In the late summer months, those of us living in the central to southern area of Florida get used to seeing the big spider webs produced by the banana spider. These creatures – whose body can grow up to two inches long – can cause alarm, fear and trepidation for those of us who like to spend time outdoors.
These spiders, also called the golden silk orb weaver, are usually identified first by the massive golden-colored web. These webs can be between three and six feet long. When the sun shines on the web, it glows a beautiful golden color. These webs and the colors of the web are designed to attract and trap other insects and bugs. However, when the sun goes down, the webs can easily become camouflaged when surrounded by greenery.
The spiders can be either a red, green or green-yellow in color. They have long striped legs with can span approximately five inches long. Although the Florida females have bodies that can grow up to two inches long, in Taiwan these spiders have bodies that grow up to five inches long!
Although large and intimidating looking, these spiders are not dangerous to humans. Their bite is venomous, but for a human the level of venom is very small. That means that the bite can cause a welt which usually goes away in a few days. They are also not aggressive and will only bite when on the defense. On the other hand, the South American version of the banana spider, sometimes imported on bananas, is extremely venomous and should be avoided at all cost.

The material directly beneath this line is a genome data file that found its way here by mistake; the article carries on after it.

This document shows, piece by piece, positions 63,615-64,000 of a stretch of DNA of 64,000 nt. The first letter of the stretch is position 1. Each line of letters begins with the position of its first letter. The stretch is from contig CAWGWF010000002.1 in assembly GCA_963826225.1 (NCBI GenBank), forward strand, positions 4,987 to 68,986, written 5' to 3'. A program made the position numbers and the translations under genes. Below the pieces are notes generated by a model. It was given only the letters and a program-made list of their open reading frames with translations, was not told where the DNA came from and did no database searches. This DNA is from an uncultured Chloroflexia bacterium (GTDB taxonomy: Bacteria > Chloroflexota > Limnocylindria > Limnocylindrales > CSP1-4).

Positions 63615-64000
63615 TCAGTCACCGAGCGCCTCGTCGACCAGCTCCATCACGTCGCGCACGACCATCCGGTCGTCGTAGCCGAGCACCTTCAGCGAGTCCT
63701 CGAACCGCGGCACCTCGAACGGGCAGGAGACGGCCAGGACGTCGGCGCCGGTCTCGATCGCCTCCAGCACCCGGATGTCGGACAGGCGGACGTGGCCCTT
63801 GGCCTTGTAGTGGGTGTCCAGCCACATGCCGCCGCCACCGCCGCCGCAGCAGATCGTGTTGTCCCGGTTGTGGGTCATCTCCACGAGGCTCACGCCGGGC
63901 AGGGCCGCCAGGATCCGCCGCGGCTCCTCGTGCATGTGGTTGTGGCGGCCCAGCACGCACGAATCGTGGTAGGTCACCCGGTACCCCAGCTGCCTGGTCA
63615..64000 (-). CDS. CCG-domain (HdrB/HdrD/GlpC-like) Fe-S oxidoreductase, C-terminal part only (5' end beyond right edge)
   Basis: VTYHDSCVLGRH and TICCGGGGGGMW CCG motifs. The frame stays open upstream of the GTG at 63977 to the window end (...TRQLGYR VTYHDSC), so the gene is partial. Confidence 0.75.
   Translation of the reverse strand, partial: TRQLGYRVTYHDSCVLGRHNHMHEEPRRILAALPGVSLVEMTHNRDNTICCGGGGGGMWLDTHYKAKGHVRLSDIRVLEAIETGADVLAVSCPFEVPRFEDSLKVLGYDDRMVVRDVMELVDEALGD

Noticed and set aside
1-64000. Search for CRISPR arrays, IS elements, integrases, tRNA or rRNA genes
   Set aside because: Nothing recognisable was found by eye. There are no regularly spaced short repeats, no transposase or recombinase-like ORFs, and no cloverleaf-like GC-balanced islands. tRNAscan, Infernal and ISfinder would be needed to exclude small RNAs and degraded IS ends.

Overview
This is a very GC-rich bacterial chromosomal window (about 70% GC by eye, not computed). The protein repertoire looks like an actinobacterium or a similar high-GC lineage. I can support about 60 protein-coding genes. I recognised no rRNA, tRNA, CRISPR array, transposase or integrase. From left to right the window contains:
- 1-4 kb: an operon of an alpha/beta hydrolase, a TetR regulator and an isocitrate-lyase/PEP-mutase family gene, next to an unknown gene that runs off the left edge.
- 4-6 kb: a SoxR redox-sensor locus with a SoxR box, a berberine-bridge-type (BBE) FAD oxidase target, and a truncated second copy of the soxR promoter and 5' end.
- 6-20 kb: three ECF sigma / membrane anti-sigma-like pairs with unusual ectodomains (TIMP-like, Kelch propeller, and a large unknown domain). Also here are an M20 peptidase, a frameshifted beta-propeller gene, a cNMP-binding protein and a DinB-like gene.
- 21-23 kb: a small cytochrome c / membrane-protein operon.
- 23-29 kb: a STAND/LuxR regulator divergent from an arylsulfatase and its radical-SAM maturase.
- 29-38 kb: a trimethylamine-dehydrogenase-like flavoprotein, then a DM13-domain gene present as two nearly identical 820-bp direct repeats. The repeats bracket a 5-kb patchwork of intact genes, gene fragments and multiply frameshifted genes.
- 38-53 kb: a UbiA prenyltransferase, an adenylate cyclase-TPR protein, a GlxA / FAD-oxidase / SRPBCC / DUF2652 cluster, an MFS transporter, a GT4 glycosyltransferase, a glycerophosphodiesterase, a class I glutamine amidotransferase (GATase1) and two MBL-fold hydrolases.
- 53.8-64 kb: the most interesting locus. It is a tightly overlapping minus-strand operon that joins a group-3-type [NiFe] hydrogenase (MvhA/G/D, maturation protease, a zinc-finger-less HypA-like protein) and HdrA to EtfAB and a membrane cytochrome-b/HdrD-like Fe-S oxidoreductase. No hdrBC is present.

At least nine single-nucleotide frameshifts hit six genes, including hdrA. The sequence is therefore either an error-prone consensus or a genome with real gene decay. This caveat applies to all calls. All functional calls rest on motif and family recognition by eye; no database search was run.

The spider that grows large is the female spider. The male banana spider only grows to about a half an inch long and is brown in color. The male is quite unattractive when compared to the female. Outside of the tarantula, the female banana spider is the largest spider found in the US.
There are stories that these spiders “hide” themselves shortly before hurricanes hit, although these are all anecdotal with no scientific evidence backing it up.
This spider is actually very beneficial to humans. Because they are larger and they do create large webs, they also act as great predators to other bugs and flies. They especially love to eat mosquitoes, stink bugs, grass hoppers and flies. Although some homeowners will leave the webs alone, most homeowners really don’t like them and will get rid of them. The easiest way to get rid of the banana spider is the remove the web with a broom on a daily basis. Eventually, the spider will move elsewhere.